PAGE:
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Seasquirt

The adventures of Fe & Chris

El Danto

I have recently returned from the deepest darkest, and most remote part of Cusuco National Park.

I spent two weeks at a field camp called El Danto (the Tapier) which is six hours’ walk from the nearest civilisation of Santo Tomas (a small shop, a bunch of dispersed houses, and another OpWall camp).

El Danto is in the thick of the cloud forest, situated by a rather beautiful stream. Accomodation is mostly in hammocks suspended between the trees, and in the few flat areas tents are squeezed in. The large dining table, kitchen area & shelving are made entirely from staves cut from the forest (the table was made last year and the underside is starting to rot). Two large tarpaulins keep the rain off.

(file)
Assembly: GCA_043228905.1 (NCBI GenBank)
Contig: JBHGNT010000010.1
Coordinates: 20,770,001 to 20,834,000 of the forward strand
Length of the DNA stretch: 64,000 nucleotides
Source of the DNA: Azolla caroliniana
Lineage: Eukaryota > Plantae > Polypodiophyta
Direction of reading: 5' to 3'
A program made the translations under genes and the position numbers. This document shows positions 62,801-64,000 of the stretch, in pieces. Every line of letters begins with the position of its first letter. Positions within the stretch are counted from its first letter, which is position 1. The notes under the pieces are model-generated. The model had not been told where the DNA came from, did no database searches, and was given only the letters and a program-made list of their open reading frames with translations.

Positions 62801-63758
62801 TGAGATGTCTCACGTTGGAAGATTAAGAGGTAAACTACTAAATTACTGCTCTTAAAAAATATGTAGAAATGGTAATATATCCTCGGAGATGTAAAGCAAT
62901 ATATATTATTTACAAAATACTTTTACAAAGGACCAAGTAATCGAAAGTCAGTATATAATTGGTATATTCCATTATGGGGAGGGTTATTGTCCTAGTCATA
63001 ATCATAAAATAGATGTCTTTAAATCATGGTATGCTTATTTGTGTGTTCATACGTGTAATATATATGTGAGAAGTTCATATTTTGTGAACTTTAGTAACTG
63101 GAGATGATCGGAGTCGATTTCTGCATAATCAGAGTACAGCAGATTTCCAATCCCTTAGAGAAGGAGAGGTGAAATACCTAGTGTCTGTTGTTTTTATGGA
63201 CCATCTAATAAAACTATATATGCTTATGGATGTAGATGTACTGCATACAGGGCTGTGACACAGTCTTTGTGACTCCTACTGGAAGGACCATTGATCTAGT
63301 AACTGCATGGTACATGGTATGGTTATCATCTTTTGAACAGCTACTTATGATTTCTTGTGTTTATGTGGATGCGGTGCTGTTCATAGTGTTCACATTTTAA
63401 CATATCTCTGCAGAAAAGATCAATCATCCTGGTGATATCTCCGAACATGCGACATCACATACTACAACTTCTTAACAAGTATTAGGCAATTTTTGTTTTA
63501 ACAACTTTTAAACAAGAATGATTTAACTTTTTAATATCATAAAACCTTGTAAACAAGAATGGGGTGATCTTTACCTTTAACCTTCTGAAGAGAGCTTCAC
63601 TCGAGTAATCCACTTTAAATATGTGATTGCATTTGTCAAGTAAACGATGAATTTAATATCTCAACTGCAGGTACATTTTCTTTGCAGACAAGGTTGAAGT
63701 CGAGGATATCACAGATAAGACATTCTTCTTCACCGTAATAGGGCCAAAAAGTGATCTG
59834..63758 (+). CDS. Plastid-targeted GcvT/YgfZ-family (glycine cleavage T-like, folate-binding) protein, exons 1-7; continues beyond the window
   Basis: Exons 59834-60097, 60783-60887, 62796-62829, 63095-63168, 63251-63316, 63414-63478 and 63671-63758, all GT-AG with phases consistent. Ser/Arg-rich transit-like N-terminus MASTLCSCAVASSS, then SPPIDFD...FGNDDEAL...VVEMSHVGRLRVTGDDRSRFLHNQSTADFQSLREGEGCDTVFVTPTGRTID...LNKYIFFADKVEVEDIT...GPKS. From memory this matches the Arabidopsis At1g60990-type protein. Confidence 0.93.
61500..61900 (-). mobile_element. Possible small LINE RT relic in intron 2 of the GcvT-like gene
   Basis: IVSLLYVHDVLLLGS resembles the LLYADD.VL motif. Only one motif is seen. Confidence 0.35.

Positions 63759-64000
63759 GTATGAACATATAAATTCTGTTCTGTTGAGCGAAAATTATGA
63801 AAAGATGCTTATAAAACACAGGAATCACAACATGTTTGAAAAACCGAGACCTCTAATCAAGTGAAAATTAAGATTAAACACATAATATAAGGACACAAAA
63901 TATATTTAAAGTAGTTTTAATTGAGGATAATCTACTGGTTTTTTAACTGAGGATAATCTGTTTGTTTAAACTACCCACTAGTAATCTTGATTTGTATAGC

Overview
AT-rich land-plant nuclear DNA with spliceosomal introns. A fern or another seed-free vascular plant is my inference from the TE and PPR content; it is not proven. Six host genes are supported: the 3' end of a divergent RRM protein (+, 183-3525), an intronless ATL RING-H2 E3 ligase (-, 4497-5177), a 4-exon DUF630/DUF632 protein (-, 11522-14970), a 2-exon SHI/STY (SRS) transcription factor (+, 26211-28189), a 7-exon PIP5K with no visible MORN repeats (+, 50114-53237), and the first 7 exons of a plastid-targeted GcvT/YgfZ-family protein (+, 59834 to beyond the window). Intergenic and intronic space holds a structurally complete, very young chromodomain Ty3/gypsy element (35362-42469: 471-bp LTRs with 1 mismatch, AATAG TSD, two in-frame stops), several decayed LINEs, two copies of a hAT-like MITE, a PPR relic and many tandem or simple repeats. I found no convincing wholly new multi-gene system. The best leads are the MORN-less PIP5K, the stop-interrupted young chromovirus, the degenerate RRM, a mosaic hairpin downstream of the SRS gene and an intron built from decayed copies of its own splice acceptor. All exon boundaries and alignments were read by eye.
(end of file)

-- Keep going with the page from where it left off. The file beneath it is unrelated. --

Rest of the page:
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The stream provides a scenic, if rather cold bathing facility. The trench for toilet matters is up a steep hill and provides fine birdwatching (and sometimes snakewatching). Clothes can be washed but due to the humidity take two to three days to dry and often have to be finished of by a night in ones sleeping bag.

Food is provided by two nice Honduran ladies who stay with us for five days a week and cook rice, beans and maize tortillas in vast quantities. On lucky evenings we were given salty cheese.

A sunny morning

To prevent us from getting lost, bitten by snakes or into any other mischeif we were guided around the forest by men from a nearby-ish town. They wielded large machetes in occasionally alarming ways, necessitating walking a few steps behind them, but were generally agreeable, and endured my terrible Spanish with a spring in their step and a laugh on their face.

Since then I’ve been drying out in Buenos Aires and am now back in Base Camp with Fe.

2 Comments »

  Graeme wrote @ July 25th, 2007 at 2:16 am

Sounds pretty good to me - can I come ?
Do the machetes not make too much noise for sensible bird surveys ?

  Lachlan wrote @ July 25th, 2007 at 3:25 am

If you hit the bird before it flies away they are ideal tools to use for surveys.

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